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The Transfer Test & Evangelical Idolatry

August 10, 2007

One of the issues raised in the community workshop on the Wednesday evening was the transfer test in NI. This is the process by which 11 year old children transfer from primary education to secondary. It takes the form of two province-wide exams which are graded, and those grades help determine the type of secondary school the child will attend. The higher the grade, the more likely it is that the child will get a more academic-style education.

My daughter did the exam this year, which is what really woke me up to the issues. She will now be attending a school in which the whole cohort entering the school in her year group scored A’s.

The transfer test is central to the preservation of the grammar school system in NI. ‘Passing’ the 11+ is the passport to an education in one of these more academic, and prestigious, schools. For all sorts of reasons it tends to be the case that the children of middle class parents predominate at grammar schools. Children from homes in areas like inner East Belfast do considerably less well in the transfer test, and so tend not to get to grammar school. It is possible to get a third level education after ‘failing’ the 11+, but it is often necessary to buck the trend to get there rather than it be the expectation.

Northern Ireland, to our shame I believe, has the best performing schools in the UK…and the worst.

My position on the schooling system here is that I would be willing to suffer an overall decrease in the standard of education in order to lift the standard for those at the bottom. I believe this to be a position that I could justify biblically.

I think that those at the top of the tree must be willing to sacrifice some of their rights for the sake of those at the bottom, trying to get up the tree. Including the right to an elite education. Furthermore, Christians should never be content to advance at the expense of others. And further again, the offspring of those at the top of the social ladder enjoy considerable advantage already, not the least of which is an awareness of the value of education, which is more likely to sustain them even if the education they receive is substandard.

Christians should never be comfortable to be advantaged at the cost of those at the bottom.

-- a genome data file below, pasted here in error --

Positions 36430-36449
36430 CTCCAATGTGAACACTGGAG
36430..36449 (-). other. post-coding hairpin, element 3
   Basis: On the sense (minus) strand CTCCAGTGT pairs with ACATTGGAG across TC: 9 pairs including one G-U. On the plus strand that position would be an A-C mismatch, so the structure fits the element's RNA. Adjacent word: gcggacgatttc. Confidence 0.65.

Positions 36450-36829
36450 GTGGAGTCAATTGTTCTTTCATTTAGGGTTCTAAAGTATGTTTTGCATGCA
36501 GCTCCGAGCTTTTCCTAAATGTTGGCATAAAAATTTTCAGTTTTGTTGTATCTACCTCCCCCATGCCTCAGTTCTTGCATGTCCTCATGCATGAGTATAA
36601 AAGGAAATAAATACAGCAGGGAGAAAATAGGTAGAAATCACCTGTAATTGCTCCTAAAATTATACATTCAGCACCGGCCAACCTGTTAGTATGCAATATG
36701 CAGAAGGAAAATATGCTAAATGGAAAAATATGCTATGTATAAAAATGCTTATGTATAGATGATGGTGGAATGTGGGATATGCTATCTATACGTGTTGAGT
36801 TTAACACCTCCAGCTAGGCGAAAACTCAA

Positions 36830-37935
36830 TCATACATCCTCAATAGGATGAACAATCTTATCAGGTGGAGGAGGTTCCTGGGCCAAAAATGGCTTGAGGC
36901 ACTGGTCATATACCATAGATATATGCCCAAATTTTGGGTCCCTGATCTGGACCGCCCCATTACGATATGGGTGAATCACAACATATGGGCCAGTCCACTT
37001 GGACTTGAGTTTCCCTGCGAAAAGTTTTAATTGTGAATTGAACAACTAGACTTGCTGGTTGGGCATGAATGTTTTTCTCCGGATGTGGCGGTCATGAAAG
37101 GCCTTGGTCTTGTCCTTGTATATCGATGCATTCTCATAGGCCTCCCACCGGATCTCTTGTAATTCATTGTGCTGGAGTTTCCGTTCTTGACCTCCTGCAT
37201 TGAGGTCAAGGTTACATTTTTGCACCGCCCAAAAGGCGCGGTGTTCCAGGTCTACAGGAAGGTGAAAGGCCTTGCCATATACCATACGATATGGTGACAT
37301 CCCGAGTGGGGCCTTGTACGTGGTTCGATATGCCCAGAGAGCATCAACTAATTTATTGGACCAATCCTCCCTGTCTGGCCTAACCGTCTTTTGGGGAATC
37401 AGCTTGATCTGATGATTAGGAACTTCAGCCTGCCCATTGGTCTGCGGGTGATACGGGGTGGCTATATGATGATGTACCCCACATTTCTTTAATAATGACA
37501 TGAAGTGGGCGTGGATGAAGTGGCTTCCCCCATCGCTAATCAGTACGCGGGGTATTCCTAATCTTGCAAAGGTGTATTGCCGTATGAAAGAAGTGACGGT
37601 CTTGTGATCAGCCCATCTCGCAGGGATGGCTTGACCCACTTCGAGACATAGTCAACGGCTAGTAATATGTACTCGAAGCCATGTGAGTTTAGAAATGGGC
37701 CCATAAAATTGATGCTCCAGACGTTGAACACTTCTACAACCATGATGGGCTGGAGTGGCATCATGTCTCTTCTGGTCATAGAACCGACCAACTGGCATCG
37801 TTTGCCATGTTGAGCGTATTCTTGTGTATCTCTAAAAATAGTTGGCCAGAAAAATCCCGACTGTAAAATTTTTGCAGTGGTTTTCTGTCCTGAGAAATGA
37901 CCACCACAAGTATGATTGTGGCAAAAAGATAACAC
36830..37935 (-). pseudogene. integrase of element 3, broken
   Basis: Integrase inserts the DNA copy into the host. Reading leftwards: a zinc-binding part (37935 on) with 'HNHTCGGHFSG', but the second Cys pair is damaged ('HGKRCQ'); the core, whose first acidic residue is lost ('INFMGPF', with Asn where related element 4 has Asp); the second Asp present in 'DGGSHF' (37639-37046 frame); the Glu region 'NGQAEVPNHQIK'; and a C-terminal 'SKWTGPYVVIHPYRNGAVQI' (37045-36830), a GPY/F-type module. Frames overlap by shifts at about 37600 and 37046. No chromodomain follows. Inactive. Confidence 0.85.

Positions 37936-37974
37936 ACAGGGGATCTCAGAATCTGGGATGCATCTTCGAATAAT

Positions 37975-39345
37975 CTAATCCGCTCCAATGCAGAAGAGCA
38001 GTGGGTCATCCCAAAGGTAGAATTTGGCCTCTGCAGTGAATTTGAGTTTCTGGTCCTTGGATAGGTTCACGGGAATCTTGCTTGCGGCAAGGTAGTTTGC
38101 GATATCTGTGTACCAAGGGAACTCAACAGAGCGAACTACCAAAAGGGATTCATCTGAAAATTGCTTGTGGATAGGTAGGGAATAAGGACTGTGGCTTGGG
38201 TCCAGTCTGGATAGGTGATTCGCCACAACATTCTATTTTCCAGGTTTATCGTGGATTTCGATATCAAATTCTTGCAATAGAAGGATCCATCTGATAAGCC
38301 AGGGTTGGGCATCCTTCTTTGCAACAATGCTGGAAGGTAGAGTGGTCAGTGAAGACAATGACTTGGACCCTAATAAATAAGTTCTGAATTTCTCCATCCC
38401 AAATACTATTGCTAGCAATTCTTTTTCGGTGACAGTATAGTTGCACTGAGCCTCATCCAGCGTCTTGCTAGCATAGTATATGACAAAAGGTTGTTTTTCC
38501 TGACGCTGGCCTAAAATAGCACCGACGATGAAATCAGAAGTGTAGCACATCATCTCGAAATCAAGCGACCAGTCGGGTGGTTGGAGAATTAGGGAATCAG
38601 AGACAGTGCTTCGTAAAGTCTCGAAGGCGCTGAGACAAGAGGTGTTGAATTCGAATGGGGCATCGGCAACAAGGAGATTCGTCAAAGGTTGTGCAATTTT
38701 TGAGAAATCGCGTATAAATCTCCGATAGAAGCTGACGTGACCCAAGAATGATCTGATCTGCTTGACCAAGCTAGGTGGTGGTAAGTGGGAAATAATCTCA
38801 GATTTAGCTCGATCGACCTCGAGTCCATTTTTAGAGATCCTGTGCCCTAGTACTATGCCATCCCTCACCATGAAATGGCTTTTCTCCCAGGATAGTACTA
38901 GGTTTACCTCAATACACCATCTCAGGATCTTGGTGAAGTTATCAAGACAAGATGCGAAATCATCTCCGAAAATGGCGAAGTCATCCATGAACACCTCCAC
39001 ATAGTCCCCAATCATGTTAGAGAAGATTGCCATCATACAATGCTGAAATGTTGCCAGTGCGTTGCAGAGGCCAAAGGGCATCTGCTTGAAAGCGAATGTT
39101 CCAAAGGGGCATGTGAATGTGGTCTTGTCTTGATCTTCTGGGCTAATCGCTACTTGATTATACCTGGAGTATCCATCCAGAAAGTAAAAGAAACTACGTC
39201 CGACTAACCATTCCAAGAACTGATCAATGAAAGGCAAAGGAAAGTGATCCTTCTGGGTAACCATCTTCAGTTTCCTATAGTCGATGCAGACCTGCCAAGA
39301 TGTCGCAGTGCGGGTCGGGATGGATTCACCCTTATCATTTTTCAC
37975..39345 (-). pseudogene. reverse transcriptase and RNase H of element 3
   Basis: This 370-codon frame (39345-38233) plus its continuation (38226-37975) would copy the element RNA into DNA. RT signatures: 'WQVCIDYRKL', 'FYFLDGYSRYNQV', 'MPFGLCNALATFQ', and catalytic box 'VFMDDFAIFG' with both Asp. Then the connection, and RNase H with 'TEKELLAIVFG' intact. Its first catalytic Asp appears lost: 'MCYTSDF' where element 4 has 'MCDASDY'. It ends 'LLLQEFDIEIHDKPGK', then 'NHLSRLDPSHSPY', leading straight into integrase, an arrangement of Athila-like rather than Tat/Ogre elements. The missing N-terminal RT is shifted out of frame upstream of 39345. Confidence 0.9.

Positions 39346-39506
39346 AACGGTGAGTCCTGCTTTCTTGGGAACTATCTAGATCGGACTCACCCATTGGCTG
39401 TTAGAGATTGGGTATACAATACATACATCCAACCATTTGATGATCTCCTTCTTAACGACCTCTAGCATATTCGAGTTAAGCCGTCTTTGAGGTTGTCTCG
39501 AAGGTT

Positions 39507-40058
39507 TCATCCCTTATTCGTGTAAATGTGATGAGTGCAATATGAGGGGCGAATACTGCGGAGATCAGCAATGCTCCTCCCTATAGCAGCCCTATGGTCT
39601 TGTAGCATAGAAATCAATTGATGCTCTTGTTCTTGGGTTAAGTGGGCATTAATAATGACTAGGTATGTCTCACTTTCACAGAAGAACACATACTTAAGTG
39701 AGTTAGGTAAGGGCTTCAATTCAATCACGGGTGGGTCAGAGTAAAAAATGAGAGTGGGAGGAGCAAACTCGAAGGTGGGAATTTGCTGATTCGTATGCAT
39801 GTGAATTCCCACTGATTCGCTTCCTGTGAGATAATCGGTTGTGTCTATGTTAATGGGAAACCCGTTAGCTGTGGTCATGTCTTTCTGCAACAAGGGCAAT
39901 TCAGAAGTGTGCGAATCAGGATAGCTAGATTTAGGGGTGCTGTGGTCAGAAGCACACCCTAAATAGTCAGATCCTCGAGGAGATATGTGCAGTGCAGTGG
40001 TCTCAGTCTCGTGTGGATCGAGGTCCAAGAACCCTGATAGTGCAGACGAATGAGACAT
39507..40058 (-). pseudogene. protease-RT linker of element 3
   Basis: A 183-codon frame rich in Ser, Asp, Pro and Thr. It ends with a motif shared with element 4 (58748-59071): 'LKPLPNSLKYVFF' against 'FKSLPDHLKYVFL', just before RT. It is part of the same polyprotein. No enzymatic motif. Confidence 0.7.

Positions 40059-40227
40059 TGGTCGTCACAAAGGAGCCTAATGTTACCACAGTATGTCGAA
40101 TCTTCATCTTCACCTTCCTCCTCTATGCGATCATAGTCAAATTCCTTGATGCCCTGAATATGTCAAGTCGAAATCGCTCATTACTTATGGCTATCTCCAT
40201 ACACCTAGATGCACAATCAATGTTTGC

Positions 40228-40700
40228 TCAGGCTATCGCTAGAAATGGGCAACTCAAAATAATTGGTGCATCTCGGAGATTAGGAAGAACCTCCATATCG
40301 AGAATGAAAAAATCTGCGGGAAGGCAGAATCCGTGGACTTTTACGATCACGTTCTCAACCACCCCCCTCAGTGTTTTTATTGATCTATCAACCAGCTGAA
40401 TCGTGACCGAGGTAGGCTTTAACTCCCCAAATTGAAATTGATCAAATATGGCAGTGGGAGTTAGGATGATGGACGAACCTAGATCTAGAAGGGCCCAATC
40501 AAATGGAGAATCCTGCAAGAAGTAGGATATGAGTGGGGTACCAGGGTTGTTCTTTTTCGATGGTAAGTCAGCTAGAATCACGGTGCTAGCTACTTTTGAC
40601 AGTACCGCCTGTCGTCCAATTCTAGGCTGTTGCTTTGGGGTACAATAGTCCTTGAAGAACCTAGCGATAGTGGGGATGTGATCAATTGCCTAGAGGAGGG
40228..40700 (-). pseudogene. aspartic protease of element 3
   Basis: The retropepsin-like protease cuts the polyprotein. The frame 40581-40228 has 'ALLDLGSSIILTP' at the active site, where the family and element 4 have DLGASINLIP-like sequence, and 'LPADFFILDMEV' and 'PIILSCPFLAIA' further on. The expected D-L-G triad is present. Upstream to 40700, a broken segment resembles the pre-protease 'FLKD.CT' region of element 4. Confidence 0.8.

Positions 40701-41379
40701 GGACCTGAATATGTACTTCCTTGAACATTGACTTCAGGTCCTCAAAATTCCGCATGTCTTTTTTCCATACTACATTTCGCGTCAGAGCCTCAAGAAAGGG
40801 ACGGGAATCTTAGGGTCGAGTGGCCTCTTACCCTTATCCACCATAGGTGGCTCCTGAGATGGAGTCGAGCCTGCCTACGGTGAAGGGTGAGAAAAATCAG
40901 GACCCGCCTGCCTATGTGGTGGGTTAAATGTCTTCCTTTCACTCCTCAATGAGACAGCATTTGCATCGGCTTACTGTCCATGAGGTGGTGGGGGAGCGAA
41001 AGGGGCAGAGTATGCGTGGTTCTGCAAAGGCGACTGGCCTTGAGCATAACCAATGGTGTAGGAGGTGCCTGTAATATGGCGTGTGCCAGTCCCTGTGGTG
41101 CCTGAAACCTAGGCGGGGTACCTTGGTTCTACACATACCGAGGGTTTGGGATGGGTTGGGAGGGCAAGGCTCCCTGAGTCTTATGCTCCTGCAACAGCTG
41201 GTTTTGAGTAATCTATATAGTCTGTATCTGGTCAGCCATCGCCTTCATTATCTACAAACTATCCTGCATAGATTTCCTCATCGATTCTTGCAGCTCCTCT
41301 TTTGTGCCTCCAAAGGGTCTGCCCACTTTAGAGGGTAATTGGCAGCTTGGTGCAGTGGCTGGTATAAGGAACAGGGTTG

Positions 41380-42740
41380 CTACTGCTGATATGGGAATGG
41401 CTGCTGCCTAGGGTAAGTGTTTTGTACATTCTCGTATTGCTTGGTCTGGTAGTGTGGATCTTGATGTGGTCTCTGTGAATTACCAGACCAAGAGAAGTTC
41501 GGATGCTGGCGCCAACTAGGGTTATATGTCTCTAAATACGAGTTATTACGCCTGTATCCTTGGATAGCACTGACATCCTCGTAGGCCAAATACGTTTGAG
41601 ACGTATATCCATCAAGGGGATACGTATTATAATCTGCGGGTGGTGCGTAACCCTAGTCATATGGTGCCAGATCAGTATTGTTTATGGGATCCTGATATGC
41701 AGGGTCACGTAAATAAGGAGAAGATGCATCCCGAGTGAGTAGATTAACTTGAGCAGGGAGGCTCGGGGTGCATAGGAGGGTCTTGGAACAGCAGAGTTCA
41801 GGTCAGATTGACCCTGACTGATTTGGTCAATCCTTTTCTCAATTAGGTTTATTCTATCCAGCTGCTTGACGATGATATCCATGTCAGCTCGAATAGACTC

And finally, education is not a god. As I hear the debate in NI, it seems to me that some of those in our churches who defend the system attribute to our education system (or the top of the system) the powers of a Creator. It is education that determines our future, builds character, sustains the economy, etc. etc.

Evangelicals have made an idol of education. And we have ceded to the educational system many of the responsibilities of the home, particularly in the area of character formation. Just as we have left the spiritual formation of our children to the Sunday School.

Character is more important that knowledge or the capacity to get a good job. But you’d never know it to hear us. Indeed one individual who disagreed with me, couldn’t see any value to education other than the economic advantage it afforded his children. He and his wife have raised three kids, two of whom are young adults of fine character and integrity (the other is only 13), yet he credits the school for this and couldn’t take my compliments on the nature of their family life as key to their formation.

Just bizarre.

Enough of the rant.


From → Rant

  1. corb lund permalink

    Crooked S,
    Interesting post.Good to see someone moving beyond the narrow question of 11+: good or bad? Couple of observations: You say “Evangelicals have made an idol of education” – just wondering what you mean here. Why evangelicals in particular, why not Christians, Protestants, people in Northern Ireland? Perhaps you’re saying that evangelicals are as guilty as the next person of making an idol of education, but the force of your syntax and the title of the post suggests something else.
    Also have evangelicals (or others) made education into an idol or is it a means to an end- do we worship education or that which we believe education can provide?


  2. hey cl, thanks for the comment. First your last point, it made me think about ways and means and about how we come to give the means to the end a priority they don’t deserve. I think we (evangelicals) have ended up losing sight of the end and are left with a means…if you know what I mean. I guess this parallels developments in education as a whole. Even the govt now sees education in terms of its utility to the economy not for the formation of character.

    As for the first point I guess the force of my comments were directed at evangelicals yes because despite other things I still find (an uncomforable) home in their midst and it frustrates me how we talk about education. You’re right, we’re probably not much different to much of middle class NI. As an idealist I guess I expect more from this community.

    And next time, maybe there’ll be less of a rant and more of a thoughtful comment. Thanks.

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